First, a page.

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Unit 1 - Vaccination

In GCSE Biology students will look at how people can be immunised against certain unpleasant, and even deadly, diseases by vaccination. The vaccination process is often referred to as inoculation and has helped to completely eradicate some diseases such as smallpox. Many vaccines are given in early childhood as the immune system of a child is nowhere near fully developed. A number of these will give lifelong protection from a single dose but others need to be boosted some years later. Vaccines are most commonly administered singly but there are some combined vaccines such as the one that gives protection against measles, mumps and rubella (MMR).

Vaccines are made in several different ways. In some vaccines, for example those targeting measles and tuberculosis, live pathogens are treated in the laboratory to make them harmless. They will produce either a mild form of the disease or no disease at all. Some vaccines contain harmless fragments of the pathogen, for example vaccines used against hepatitis B and certain types of meningitis. The tetanus and the diptheria vaccines use the toxins produced by the target diseases. There is a final group of vaccines, for example the injected polio vaccine, which contains the dead pathogen.

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They all work in a similar way. Pathogens have proteins on their surface which are termed antigens. These antigens are detected by the white blood cells which then produce antibodies. The antibodies will either engulf and destroy anything with the antigen or render it harmless. But that is only part of the story. In order to protect you from these infections in the future, some of the white blood cells 'memorise' the antigen and the corresponding antibody. Thus, should you become infected at some point in the future, your immune system can start to produce the correct antibodies to eliminate the infection before it gets to the stage where the pathogen can reproduce faster than your white blood cells can destroy it.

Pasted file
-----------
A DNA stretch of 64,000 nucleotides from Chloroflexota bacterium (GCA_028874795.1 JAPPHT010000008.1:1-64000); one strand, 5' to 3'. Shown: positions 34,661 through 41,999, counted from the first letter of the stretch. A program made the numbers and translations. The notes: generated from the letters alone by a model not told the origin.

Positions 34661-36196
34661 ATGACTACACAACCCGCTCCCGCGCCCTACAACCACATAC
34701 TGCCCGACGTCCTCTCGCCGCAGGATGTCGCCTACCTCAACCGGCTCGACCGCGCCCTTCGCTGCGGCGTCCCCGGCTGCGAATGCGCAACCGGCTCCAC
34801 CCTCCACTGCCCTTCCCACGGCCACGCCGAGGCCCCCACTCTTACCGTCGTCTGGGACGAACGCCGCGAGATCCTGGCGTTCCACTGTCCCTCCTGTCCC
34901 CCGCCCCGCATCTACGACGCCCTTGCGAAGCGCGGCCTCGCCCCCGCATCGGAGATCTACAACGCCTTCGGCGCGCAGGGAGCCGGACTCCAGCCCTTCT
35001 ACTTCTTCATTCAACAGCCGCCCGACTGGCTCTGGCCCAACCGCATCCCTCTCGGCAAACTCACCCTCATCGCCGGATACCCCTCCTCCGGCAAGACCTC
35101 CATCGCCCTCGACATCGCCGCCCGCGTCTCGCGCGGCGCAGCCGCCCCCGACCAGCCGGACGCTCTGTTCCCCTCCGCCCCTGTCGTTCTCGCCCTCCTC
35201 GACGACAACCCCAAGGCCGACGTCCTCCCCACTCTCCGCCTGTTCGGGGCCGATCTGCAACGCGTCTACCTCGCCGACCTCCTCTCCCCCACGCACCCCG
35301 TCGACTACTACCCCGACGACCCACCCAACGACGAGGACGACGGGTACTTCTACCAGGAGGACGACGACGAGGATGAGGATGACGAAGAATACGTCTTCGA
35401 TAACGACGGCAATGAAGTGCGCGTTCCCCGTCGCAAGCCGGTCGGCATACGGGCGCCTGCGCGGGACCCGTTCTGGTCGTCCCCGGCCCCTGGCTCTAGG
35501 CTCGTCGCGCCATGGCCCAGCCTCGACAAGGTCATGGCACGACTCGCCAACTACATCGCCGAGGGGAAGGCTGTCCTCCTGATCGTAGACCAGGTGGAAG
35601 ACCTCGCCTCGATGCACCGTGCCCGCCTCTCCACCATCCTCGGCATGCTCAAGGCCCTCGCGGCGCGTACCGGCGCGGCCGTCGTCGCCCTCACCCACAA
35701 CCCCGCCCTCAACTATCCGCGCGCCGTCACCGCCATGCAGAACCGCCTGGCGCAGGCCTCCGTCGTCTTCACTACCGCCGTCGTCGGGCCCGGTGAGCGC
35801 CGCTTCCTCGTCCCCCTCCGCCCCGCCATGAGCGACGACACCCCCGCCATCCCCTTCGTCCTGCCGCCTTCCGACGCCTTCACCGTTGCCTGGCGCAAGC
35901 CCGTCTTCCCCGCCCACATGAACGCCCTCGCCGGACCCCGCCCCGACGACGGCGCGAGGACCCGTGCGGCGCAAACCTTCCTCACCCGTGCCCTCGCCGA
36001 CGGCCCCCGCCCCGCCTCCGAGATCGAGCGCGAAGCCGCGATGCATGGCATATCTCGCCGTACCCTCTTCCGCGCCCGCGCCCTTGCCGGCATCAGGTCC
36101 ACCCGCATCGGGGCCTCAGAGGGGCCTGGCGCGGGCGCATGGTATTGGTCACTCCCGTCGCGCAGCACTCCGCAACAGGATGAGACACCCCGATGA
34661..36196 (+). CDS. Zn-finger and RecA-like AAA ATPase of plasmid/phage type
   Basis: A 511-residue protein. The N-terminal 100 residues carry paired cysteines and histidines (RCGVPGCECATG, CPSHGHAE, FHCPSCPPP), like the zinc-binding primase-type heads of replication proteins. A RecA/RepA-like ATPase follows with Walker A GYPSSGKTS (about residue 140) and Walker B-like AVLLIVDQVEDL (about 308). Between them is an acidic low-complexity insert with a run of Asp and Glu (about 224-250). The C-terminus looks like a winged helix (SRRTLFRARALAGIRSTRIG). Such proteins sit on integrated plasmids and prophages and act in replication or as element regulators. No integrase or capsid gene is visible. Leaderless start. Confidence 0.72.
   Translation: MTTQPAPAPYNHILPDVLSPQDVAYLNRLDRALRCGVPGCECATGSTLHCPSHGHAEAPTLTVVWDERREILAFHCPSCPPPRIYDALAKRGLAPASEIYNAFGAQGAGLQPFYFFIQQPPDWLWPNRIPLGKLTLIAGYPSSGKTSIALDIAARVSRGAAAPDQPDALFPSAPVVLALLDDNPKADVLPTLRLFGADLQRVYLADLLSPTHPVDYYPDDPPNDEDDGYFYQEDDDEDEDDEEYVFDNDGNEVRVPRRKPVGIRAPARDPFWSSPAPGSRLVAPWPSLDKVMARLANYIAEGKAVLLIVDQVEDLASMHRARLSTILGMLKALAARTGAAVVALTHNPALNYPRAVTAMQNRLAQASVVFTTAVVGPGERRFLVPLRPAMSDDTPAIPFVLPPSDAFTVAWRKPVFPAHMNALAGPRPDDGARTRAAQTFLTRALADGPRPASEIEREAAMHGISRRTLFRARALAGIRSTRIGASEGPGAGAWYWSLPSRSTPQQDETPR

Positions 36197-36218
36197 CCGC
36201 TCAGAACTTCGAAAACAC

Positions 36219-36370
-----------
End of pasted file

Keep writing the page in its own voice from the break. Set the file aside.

Try this quiz and see how well you understand how vaccination can help our immune systems to combat disease.

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  1. Which of following describes how antibodies are released after a person has been vaccinated?
    It is important for your immune system to destroy the pathogen before it can reproduce faster than your white cells can destroy it or make it harmless
  2. Memory cells are specialised types of which cells?
    Vaccination only works because these cells exist
  3. Pathogens do not include which of the following?
    Pathogens are usually microorganisms and viruses
  4. Immunity means resistant to what?
    You have a natural immunity to many infections
  5. Which of the following might you find in a vaccine?
    This is just one of the ways in which vaccines are made
  6. Vaccines are very safe for most people, but they can be dangerous for who?
    Allergy is the most common reason for side effects after a vaccine. It can be very serious and lead to anaphylactic shock
  7. Which of the following types of cancer do we have a vaccination for?
    This is possible because most cases of cervical cancer are caused by a pathogen called the human papilloma virus (HPV), rather than a genetic problem or environmental causes
  8. Which of the following is not a name for white blood cells?
    This is the scientific name for red blood cells
  9. Which of the following might you find in a vaccine?
    Antigens that are not attached to their pathogen pose no risk to the body, however, they will provoke your immune system to produce the correct antibodies to deal with them thus creating immunity
  10. White blood cells do not produce which of the following?
    This is the part of the pathogen that triggers your immune system's response

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